By Tara Akuna
Hot apple cider, chunky sweaters, and crackling fireplaces. It’s that time of year again, when we pull out our cozy-time favorites and huddle indoors to stay warm. As we approach winter, cold dark days urge us to slow down, conserve energy, and rebuild our strength for the coming spring.
According to Chinese-medical theory, people should live in harmony with nature. The colder months are perfect for slowing down, resting, and becoming introspective. The food we eat also plays a key role in the conservation and rebuilding of energy this time of year.
When you think of fall and winter, think warm food.
Soups, roasted veggies, and slow-cooker meals are some of the mainstays necessary for building energy and a healthy immune system. In addition to warming your food through preparation, all foods contain certain energetic properties, so eating foods that are warm in quality is just as important as how they are prepared.
The importance of the Spleen
In acupuncture, the Spleen is responsible for receiving and extracting nutrients from the food we eat. When foods are warm in their energetic property, as well as prepared in a warm slow-cooked fashion, the Spleen can effectively take the nutrients it receives from the food and produce blood and qi (energy) for the body.
One way to conceptualize this concept is to imagine a bucket of ice water being dumped onto a roaring fire. The fire fizzles out, leaving nothing but warm embers. If the fire represents the Spleen and the ice water signifies cold food, it’s easy to see how eating cold foods can weaken the function of the organ. Cold foods essentially snuff out the Spleen.
The Spleen in Chinese medicine is the control hub for the digestive system. We know from modern medicine that nearly 80 percent of the immune system exists in the gut, so digestive health is critical to strong immunity.
So dust off your Crock-pot and fire up your oven! By eating Spleen-supportive foods, you’ll make it through the cold months with a strong immune system, a warm belly, and a growing reserve of energy for spring.
How to choose foods this time of year
Here are some guidelines for choosing foods in fall and winter:
The slower it grows, the warmer it is
Vegetables that take a long time to grow gather more energy from the soil, making them warmer in quality. This includes many vegetables such as carrots, yams, cabbage, rutabaga, and winter squash.
Red, orange, and yellow
Food that is warm in color typically also is warm in property. An apple that is red is warmer than an apple that is green. Cherries, strawberries, corn, pumpkin, orange peel, chickpeas, and red meat are warm and good for the Spleen. A couple exceptions to this rule are tomatoes and bananas, which are actually very cold—don’t be fooled by the colors!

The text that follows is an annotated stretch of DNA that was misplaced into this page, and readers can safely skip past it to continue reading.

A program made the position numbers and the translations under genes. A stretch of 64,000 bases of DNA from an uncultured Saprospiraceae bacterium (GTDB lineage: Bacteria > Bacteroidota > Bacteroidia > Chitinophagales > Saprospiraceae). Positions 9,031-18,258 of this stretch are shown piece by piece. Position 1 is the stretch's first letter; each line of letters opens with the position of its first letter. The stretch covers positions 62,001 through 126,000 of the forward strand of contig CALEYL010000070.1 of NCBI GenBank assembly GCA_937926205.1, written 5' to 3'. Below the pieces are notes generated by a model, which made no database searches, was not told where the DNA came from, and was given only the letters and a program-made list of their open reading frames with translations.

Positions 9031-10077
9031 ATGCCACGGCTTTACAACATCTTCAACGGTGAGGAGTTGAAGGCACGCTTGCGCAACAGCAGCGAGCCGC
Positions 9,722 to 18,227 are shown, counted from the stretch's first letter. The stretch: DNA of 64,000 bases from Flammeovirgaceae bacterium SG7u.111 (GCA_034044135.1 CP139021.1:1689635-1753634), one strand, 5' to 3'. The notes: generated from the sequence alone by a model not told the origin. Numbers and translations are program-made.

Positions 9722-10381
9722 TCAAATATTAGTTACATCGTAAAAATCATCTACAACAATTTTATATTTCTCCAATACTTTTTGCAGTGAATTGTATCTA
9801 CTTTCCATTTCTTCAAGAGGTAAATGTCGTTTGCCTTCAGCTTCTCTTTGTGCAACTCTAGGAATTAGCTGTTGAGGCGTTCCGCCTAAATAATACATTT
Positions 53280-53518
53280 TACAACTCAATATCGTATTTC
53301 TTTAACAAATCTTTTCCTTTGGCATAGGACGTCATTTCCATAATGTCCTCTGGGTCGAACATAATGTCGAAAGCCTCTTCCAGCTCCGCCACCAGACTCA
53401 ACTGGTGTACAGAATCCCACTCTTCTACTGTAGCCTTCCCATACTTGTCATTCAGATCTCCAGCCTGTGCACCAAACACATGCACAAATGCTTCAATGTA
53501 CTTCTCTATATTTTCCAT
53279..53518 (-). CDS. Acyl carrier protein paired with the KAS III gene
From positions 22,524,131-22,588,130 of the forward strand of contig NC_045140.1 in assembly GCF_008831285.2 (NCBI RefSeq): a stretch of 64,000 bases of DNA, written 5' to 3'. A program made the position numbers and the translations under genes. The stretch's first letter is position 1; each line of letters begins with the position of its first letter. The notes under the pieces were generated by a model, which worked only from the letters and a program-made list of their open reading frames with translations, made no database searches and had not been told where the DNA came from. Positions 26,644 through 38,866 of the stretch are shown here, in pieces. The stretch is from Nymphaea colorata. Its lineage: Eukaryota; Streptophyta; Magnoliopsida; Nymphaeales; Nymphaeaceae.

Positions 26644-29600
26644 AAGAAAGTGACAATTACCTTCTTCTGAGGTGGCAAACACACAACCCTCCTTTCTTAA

Spice it up
Ginger, garlic, onions, cinnamon, black pepper, and cloves are just a few of the spices that are wonderful in the cold seasons. Anything that is warm and spicy to the taste is also warm in property.
Say no to raw foods
While smoothies and green leafy salads may be nutrient dense, they are much too cold to be consumed regularly in the winter. A general rule of thumb is to have 75 percent of your diet come from cooked foods that are warm in property. You want to make sure your digestive fire isn’t being snuffed out.
Bonus: recipe for apple brown rice muffins
1 1/2 cups brown rice flour (I use Bob’s Red Mill Brown Rice Flour)
1/2 cup arrowroot flour
2 tsp ground cinnamon
2 tsp baking powder
1/2 tsp baking soda
1/2 cup coconut palm sugar (or organic sugar)
2 tbsp chia seeds, ground (use a coffee grinder)
2 organic eggs
1 1/3 cups almond milk (can use rice or coconut milk)
1/3 cup melted organic butter
2 organic apples, diced into small pieces
1/2 cup raisins
Preheat oven to 350 degrees
Mixing bowl 1: Combine the dry ingredients in one bowl. Whisk together thoroughly.
Mixing bowl 2: Beat the eggs, add in milk and melted butter. Slowly add the dry ingredients into the wet-ingredients bowl and stir until combined.
Gently fold in the apples and raisins.
Pour batter into a greased muffin pan.
Bake at 350F for 30 minutes.
Let cool and enjoy.
This recipe is from Yin Yang Diet’s Qi Deficiency Meal Plan, week 2.
Photo by Sara Calabro
Tara Akuna is a licensed acupuncturist and food and nutrition writer. She practices at The Village Community Acupuncture in Vancouver, British Columbia. She is the creator of Yin Yang Diet, which offers recipes and weekly meal plans based on Chinese medicine dietary therapy.
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